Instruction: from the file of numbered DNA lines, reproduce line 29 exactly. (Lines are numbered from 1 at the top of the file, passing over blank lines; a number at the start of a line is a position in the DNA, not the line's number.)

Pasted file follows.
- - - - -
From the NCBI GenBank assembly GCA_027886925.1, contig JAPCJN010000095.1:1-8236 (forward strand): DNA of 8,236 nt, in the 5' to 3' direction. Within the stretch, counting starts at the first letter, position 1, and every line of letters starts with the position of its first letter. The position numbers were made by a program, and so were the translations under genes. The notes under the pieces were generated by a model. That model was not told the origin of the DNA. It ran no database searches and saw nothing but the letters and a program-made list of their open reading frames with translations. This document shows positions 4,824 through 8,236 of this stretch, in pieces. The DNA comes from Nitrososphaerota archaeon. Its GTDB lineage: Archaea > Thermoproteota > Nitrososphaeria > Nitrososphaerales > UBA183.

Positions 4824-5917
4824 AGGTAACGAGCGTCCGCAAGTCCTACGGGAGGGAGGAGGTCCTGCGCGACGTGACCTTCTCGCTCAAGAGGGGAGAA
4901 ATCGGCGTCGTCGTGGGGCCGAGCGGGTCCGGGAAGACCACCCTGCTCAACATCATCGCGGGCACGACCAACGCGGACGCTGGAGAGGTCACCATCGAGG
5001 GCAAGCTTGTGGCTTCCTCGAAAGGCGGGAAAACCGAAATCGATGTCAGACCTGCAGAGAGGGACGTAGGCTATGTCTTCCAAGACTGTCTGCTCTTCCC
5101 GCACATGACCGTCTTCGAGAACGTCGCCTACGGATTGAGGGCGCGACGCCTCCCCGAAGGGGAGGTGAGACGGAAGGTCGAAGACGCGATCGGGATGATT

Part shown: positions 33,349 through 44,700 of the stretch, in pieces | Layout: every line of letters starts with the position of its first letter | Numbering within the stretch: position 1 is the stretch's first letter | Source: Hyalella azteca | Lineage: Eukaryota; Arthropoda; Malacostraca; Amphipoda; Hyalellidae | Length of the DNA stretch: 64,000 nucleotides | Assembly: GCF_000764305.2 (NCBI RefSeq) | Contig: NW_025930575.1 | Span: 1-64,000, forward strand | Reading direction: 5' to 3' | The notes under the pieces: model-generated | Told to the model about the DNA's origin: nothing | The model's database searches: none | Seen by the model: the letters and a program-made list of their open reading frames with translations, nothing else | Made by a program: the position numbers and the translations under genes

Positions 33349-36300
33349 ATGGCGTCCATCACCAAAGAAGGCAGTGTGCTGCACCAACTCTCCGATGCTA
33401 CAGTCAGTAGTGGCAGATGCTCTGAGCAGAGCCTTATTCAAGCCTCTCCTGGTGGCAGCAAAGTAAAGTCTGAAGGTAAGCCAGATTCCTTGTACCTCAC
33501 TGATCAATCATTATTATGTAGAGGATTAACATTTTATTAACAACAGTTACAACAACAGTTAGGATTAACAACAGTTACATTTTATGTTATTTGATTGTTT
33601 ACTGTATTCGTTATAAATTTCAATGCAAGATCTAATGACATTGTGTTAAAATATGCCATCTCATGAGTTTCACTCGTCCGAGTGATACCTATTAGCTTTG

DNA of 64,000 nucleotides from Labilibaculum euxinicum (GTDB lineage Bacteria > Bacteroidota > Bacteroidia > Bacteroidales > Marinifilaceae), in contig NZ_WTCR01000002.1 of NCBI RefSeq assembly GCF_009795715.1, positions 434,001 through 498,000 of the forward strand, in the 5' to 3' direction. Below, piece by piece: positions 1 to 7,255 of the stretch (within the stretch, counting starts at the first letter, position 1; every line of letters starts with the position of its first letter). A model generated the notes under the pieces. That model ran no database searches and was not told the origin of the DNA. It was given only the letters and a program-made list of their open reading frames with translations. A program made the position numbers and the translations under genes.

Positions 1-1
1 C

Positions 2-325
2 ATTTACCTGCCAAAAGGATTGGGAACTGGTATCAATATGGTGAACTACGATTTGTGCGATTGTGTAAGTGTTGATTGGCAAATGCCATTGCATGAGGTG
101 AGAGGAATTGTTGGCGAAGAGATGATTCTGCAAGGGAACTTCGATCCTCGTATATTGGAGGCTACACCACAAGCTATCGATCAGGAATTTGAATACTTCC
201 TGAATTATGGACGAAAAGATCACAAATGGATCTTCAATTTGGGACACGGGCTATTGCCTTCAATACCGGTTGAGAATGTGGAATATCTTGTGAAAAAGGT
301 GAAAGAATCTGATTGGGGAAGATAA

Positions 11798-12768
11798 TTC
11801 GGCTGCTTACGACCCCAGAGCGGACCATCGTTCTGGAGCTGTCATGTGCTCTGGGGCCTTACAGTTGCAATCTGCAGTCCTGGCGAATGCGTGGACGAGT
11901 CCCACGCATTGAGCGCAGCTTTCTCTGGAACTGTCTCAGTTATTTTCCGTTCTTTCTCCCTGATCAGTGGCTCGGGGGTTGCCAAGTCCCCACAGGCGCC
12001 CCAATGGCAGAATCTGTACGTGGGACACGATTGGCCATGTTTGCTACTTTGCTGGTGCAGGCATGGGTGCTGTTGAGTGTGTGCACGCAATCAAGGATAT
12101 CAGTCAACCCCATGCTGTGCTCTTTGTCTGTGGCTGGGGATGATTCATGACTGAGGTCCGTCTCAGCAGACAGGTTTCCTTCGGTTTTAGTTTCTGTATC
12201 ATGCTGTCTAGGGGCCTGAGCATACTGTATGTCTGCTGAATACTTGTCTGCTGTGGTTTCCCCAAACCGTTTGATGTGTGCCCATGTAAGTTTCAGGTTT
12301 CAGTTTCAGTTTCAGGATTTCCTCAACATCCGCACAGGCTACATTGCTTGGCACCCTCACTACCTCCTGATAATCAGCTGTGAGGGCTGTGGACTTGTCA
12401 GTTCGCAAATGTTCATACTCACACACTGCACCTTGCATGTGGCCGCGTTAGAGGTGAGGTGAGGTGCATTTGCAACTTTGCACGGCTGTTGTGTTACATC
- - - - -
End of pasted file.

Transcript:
12401 GTTCGCAAATGTTCATACTCACACACTGCACCTTGCATGTGGCCGCGTTAGAGGTGAGGTGAGGTGCATTTGCAACTTTGCACGGCTGTTGTGTTACATC